Passive optical networks (PONs) are widely being installed for broadband access networks. Driven by both exponentially growing demand for broadband services and standardization activities, next-generation PONs with high capacity, long reach and aggressive power budget are becoming the hot research topic in the near future.12.–3 For higher data rate, e.g., or , it is well known that fiber dispersion [chromatic dispersion (CD) and polarization mode dispersion (PMD)] is a severely limiting factor of transmission distance,4 Hence, compensation of different fiber dispersion due to different fiber length from optical line terminal (OLT) to optical network units (ONUs) becomes necessary for point-to-multipoint PONs. At the same time, it is also important to decrease the total cost of power budget which can afford longer transmission distance and a higher splitting ratio.
As it can support the phase modulation, such as quadrature phase shift keying (QPSK) or M level quadrature amplitude modulation (M-QAM), coherent detection is an attractive solution for the requirement of high capacity, long reach and big splitting for next generation passive optical network (NG PON). Although the coherent detection technology is not currently widely used in PONs, it will be employed generally in the high-speed PONs in the near future, as it has already been widely used in backbone networks already. Dispersion compensation can be performed in the digital domain, and the receiver sensitivity can be significantly improved if the coherent detection is employed at receiver.5,6 Meanwhile, polarization multiplexing (PM) combined with multi-level modulation formats could be employed to reduce symbol rate, with a result of reducing the sampling rate of analog-to-digital coverter (ADC). Five coherent detection PON transmission experiment over 40 km standard single mode fiber (SSMF) and optical split was reported this year,7 but the bit rate of is too low for NG PON’s high-capacity requirement. Moreover, in order to obtain enough big power budget for NG PON and keep optical distribution network (ODN) passive, the impact of fiber nonlinearity on launched power needs to be investigated.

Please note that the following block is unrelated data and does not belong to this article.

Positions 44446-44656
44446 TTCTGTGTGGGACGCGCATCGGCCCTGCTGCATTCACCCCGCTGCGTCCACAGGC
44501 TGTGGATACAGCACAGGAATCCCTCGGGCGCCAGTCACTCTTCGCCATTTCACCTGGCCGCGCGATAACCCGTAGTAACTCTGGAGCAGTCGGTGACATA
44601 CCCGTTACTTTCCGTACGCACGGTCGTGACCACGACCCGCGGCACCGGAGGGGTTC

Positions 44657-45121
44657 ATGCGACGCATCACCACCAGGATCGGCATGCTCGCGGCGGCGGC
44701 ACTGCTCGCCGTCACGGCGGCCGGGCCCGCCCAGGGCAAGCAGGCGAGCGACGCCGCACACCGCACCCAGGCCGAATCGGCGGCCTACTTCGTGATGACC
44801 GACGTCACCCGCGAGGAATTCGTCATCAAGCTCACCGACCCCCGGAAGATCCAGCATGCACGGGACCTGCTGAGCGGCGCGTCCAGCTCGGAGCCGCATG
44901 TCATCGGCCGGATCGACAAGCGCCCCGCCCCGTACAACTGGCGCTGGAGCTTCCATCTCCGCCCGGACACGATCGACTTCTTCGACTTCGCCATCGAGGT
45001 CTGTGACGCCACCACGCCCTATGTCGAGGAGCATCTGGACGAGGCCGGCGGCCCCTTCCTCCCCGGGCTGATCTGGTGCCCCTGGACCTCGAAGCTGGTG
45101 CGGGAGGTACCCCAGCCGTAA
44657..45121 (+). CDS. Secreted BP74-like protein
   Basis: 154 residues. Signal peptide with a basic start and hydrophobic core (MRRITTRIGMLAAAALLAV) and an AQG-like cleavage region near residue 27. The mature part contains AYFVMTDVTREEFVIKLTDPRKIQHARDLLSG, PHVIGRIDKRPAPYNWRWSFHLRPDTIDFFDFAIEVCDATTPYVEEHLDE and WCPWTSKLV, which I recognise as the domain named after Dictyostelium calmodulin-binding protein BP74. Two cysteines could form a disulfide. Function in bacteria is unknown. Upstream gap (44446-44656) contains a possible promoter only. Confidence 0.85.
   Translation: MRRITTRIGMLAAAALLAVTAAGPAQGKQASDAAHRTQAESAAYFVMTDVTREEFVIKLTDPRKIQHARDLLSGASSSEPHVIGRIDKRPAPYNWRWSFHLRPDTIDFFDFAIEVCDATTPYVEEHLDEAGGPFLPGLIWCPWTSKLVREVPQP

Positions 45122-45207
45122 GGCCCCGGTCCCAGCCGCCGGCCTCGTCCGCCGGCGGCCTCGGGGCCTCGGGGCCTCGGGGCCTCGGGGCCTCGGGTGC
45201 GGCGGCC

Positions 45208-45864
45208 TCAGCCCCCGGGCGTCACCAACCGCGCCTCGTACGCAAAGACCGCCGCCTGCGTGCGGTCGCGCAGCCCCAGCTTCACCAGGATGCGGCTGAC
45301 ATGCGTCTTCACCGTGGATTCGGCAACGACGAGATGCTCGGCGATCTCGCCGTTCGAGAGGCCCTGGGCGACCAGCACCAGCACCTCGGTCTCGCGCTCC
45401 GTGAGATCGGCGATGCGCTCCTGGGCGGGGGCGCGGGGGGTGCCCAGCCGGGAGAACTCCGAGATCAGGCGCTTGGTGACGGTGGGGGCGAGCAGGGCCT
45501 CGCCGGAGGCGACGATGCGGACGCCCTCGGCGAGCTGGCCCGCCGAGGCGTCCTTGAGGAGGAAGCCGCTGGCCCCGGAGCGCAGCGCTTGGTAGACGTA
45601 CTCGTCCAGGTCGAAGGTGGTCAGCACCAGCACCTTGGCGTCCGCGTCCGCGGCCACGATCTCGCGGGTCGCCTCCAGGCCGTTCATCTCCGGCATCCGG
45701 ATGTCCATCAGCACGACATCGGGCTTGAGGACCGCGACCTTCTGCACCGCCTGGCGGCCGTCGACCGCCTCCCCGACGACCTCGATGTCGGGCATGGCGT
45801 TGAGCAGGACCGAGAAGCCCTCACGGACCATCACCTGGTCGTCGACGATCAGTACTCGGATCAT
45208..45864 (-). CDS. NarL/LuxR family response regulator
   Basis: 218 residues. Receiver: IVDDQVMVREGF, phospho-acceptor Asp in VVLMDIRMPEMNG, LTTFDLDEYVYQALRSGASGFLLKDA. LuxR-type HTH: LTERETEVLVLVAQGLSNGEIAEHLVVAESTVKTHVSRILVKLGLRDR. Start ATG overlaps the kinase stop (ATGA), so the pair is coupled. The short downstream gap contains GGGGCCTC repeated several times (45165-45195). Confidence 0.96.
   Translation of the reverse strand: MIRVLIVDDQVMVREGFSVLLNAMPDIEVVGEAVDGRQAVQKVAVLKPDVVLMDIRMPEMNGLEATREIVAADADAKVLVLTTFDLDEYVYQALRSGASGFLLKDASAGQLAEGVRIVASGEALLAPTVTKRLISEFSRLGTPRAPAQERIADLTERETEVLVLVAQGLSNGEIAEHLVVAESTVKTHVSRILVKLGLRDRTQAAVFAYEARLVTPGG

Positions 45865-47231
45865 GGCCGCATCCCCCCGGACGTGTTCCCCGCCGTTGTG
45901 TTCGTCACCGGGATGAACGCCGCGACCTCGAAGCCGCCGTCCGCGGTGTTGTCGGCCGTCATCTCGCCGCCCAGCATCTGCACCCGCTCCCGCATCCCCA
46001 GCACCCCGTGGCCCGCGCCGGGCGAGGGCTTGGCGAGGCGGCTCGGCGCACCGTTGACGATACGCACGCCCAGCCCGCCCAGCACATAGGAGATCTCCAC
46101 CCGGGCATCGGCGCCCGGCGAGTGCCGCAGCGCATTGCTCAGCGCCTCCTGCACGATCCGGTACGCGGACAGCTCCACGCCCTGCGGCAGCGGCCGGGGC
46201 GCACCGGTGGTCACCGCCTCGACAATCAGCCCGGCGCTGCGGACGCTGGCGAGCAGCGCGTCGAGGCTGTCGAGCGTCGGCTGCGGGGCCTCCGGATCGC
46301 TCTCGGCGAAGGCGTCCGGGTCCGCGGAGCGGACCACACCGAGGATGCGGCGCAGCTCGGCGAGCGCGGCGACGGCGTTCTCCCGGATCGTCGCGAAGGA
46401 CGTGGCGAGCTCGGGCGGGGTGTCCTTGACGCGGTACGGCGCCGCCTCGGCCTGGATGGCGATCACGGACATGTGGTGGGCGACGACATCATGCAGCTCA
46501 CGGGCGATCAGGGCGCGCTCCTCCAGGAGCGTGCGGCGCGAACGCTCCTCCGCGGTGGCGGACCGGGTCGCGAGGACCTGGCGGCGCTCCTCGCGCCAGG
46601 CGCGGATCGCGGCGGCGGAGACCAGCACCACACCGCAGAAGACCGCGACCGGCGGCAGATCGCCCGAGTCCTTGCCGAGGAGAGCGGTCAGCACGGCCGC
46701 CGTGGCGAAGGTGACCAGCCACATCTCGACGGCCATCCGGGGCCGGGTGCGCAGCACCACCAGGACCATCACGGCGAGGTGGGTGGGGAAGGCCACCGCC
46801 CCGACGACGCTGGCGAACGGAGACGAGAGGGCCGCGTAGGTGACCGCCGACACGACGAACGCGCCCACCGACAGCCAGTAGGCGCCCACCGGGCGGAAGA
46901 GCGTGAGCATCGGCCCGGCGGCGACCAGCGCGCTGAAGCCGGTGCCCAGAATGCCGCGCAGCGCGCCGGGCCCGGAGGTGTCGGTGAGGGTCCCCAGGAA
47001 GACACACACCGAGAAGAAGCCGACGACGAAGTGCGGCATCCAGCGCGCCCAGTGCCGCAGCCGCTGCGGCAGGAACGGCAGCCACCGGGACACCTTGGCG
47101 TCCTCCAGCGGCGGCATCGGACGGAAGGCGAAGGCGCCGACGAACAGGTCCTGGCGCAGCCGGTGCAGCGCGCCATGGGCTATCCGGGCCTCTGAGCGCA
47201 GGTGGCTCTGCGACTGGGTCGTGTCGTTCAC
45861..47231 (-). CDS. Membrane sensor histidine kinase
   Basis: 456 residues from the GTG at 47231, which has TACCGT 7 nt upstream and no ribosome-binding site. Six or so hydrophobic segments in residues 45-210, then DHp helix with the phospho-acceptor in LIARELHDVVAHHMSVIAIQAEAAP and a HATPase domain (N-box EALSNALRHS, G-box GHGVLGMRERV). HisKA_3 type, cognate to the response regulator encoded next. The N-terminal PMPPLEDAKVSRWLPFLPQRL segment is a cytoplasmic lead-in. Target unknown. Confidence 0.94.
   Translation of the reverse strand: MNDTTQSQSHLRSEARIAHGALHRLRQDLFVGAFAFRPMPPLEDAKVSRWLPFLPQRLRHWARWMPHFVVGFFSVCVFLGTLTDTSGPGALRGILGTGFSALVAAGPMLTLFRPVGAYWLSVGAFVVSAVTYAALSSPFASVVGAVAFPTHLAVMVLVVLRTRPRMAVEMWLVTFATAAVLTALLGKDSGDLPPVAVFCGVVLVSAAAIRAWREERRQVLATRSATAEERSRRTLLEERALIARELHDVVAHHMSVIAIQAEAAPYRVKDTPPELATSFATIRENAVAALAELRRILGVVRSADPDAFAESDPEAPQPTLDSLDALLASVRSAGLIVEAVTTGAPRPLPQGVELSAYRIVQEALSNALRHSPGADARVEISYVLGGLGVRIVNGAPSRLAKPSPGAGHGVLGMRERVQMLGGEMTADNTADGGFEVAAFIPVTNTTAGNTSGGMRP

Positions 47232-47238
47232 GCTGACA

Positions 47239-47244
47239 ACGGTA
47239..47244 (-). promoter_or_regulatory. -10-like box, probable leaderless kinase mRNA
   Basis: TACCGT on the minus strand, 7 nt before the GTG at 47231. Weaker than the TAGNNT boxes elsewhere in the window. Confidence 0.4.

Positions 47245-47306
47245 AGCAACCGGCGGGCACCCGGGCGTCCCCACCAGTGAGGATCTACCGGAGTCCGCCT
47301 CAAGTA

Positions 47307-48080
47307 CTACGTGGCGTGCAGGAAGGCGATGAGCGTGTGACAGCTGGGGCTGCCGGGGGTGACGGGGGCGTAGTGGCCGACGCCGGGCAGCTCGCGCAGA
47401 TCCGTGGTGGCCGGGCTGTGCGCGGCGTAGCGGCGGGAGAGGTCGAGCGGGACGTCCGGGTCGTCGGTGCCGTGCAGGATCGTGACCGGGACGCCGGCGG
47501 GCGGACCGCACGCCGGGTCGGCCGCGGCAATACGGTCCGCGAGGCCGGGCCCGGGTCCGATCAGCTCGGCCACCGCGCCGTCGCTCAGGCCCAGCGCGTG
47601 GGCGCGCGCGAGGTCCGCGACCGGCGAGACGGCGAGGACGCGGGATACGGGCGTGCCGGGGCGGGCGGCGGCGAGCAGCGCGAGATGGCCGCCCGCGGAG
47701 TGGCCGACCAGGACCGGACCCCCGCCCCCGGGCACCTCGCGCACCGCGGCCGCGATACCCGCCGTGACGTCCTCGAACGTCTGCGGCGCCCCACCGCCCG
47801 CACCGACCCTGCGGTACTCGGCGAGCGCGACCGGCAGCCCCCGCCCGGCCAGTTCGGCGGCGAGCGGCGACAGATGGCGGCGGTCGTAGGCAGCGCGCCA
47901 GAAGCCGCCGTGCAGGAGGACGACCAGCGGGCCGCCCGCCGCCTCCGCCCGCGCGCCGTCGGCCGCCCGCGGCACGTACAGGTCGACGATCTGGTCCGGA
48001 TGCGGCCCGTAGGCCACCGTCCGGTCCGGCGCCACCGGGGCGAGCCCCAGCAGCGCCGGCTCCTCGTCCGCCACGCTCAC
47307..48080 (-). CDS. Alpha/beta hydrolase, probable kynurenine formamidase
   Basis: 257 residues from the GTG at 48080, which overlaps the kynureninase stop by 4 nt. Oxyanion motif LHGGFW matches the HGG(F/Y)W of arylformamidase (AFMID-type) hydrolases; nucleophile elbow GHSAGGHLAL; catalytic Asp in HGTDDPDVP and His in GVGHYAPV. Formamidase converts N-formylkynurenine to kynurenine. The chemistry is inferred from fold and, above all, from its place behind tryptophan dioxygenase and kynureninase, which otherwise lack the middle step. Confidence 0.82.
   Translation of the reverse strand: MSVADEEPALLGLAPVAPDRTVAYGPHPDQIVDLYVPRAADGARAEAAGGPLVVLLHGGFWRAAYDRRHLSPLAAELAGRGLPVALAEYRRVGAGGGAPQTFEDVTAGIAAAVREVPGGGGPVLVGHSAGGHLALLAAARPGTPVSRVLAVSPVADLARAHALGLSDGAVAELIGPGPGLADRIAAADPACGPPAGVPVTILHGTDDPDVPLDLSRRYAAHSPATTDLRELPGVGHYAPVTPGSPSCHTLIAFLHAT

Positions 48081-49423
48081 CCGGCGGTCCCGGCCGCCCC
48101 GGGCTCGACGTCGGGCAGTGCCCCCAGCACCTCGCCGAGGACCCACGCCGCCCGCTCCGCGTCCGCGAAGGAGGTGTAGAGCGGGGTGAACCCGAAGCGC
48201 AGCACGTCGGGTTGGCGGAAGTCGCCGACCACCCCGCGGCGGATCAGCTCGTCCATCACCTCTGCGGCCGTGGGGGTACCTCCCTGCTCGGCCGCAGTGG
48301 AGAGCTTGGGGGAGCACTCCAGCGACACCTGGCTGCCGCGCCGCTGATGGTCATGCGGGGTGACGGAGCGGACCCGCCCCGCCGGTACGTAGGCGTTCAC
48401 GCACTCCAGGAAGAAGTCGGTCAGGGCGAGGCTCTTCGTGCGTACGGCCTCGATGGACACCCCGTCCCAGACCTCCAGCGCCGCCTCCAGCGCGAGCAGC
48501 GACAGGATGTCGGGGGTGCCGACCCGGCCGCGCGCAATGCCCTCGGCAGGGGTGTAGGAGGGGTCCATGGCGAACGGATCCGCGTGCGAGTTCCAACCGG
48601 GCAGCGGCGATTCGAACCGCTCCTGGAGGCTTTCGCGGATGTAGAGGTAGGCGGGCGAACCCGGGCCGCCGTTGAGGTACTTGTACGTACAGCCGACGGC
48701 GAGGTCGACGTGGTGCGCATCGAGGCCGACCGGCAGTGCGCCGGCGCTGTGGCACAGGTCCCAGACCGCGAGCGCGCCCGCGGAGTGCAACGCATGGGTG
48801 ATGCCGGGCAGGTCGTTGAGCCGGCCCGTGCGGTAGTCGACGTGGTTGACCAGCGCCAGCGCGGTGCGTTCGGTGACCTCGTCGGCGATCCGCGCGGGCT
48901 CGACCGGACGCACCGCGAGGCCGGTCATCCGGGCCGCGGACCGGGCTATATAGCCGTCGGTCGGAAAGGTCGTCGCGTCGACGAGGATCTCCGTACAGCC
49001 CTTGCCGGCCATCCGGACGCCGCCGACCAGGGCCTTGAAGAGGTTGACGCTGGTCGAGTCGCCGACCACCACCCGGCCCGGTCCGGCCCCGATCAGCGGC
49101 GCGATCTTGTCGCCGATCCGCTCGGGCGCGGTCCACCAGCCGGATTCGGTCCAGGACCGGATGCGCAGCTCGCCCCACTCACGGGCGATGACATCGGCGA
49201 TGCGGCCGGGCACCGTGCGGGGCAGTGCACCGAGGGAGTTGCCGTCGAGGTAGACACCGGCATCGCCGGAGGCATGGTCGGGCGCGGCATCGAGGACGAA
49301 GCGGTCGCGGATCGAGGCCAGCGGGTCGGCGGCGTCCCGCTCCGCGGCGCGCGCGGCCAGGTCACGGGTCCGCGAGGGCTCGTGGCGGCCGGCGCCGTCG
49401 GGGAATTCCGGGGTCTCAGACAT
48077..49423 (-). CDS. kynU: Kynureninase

In this paper, we have experimentally demonstrated PM-QPSK real-time coherent PON downlink transmission over 100 km SSMF with optical split. Fiber dispersion is compensated in the digital domain at the receiving end, and the sensitivity penalty brought by dispersion compensation is about 0.2 dB. Due to the influence of fiber nonlinearity, the optimal launched power for biggest system power budget is found as 12.1 dBm or so, and the corresponding receiver sensitivity is at .